High Water: Coastal North Carolina’s second 500-year rainfall in 11 years

They just don’t make 500-year weather events like they used to.  Just look at how much of coastal North Carolina got hit by over 10 inches in the past 5 days, over 12 inches, and even over 15 inches.

Steve Scolnik of CapitalClimate has the story and the data:

3 PM Update: An additional 0.30″ has fallen in the last hour with visibility reduced to 1.5 miles in continuing heavy rain.

Original post: Excessive rainfall in the Cape Fear region of North Carolina from a tropical conveyor belt including the remnants of Tropical Storm Nicole has broken the total rainfall record from Hurricane Floyd in 1999. The Floyd rainfall has been described by the National Weather Service as a once-in-500-year event.

The NWS reported this morning that the 19.66″ at Wilmington in the 3 days ending yesterday is the highest 3-day total precipitation in records that began in 1871. The 10.33″ on Monday is also the second highest all-time single day amount following Floyd’s 13.38″ on Sept. 15, 1999. The September total so far of 20.84″ through this morning is the second highest for the month behind 1999. Heavy rain is continuing at Wilmington, and an additional 0.45″ has fallen in the 6 hours ending at 2 pm EDT.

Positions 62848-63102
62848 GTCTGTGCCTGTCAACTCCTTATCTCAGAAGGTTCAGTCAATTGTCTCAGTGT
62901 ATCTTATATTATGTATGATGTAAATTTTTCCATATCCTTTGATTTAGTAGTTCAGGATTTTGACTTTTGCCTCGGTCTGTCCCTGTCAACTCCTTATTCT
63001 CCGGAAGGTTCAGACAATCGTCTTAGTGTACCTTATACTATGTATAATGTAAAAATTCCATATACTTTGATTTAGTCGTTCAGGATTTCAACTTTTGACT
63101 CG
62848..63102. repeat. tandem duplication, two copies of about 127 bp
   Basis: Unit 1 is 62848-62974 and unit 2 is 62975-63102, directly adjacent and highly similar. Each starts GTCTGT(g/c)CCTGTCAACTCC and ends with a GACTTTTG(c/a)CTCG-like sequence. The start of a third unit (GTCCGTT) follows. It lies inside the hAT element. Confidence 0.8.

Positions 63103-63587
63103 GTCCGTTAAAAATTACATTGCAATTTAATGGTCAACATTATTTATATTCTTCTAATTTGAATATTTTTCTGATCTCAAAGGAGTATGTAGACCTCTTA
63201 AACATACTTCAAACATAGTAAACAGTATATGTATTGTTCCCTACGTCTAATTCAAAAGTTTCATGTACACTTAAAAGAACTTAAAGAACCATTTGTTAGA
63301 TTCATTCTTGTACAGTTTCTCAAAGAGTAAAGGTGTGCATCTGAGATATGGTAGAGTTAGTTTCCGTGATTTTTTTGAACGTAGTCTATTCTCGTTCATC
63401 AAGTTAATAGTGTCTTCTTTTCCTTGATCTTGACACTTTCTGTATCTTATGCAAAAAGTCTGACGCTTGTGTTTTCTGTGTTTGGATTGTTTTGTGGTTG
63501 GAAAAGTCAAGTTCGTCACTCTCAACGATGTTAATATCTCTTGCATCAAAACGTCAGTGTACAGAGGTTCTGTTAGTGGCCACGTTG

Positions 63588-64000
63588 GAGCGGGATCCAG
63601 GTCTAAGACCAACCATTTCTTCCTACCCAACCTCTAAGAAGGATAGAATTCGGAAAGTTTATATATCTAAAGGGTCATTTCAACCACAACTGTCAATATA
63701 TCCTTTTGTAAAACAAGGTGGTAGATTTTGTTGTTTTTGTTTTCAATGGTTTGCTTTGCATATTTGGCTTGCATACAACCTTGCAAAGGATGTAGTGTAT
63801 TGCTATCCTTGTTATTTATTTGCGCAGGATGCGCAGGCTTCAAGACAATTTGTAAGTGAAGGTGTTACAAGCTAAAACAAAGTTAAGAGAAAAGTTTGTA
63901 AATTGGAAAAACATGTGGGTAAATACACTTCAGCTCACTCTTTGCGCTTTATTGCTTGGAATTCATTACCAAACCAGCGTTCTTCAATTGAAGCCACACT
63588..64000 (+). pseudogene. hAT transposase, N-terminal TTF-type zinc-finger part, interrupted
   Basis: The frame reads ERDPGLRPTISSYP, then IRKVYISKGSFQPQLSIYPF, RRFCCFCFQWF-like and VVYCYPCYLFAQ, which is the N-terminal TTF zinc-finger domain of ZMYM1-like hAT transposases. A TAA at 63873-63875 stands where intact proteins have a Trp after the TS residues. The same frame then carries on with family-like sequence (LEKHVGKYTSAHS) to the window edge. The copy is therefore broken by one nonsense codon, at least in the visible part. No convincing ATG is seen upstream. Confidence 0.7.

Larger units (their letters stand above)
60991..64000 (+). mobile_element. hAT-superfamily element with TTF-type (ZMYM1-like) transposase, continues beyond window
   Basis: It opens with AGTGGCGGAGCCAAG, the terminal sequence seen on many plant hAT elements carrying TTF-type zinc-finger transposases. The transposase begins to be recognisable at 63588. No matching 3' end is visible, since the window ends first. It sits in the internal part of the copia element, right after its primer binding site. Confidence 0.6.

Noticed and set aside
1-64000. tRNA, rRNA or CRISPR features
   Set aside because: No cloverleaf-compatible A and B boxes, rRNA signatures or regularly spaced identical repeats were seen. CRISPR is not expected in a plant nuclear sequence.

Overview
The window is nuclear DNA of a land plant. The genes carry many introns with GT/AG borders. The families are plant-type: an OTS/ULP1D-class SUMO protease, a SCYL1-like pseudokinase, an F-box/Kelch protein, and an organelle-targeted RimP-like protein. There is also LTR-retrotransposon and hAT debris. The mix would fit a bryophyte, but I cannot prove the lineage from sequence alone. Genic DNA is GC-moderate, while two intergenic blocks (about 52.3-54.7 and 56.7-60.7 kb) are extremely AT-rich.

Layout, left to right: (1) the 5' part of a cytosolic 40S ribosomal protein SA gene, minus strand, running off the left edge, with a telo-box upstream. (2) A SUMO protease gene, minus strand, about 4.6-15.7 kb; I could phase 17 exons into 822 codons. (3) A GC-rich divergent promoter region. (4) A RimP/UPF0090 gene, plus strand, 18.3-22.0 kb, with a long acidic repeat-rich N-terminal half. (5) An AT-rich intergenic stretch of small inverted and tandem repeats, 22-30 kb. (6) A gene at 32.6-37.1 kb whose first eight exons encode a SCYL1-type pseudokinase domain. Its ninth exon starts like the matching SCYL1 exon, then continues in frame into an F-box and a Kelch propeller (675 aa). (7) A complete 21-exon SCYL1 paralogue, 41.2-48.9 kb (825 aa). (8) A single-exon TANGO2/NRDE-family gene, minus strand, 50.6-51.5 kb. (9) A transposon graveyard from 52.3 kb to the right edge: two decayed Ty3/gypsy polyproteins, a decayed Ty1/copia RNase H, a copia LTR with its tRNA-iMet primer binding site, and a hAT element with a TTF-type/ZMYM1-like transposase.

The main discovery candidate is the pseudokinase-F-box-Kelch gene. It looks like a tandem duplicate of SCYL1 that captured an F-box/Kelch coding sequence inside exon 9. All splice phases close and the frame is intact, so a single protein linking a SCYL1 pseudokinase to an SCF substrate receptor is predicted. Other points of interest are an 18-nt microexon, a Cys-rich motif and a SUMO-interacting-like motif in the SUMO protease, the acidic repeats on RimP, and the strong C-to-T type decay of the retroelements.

The map to the right (click to enlarge) from NWS shows North Carolina 7-day total precipitation ending at 8 am EDT this morning. The purple area extending from eastern South Carolina northward through the southeastern coast of North Carolina and to the Virginia border represents 10-15″ of precipitation, with a smaller area near the coast of 15-20″.

According to the NWS report, here is how the current event fits in with previous history:

SUNDAY    SEP 26   0.59 INCHES
MONDAY    SEP 27  10.33 INCHES

#1  13.38 INCHES   9/15/1999 (HURRICANE FLOYD)
#2  10.33 INCHES   9/27/2010 (MONDAY'S EVENT)
#3   9.56 INCHES   8/31/2006 (TROPICAL STORM ERNESTO)
#4   9.52 INCHES   9/29/1938
#5   8.04 INCHES   8/18/1879 ("GREAT BEAUFORT HURRICANE")  

#1  17.71 INCHES   9/15 & 9/16 1999 (HURRICANE FLOYD)
#2  14.73 INCHES   9/14 & 9/15 1999 (HURRICANE FLOYD)
#3  12.29 INCHES   9/27 & 9/28 2010 (MONDAY/TUESDAY'S EVENT)
#4  11.87 INCHES   10/7 & 10/8 2005 (TROPICAL STORM TAMMY)
#5  11.54 INCHES    7/7 & 7/8 1950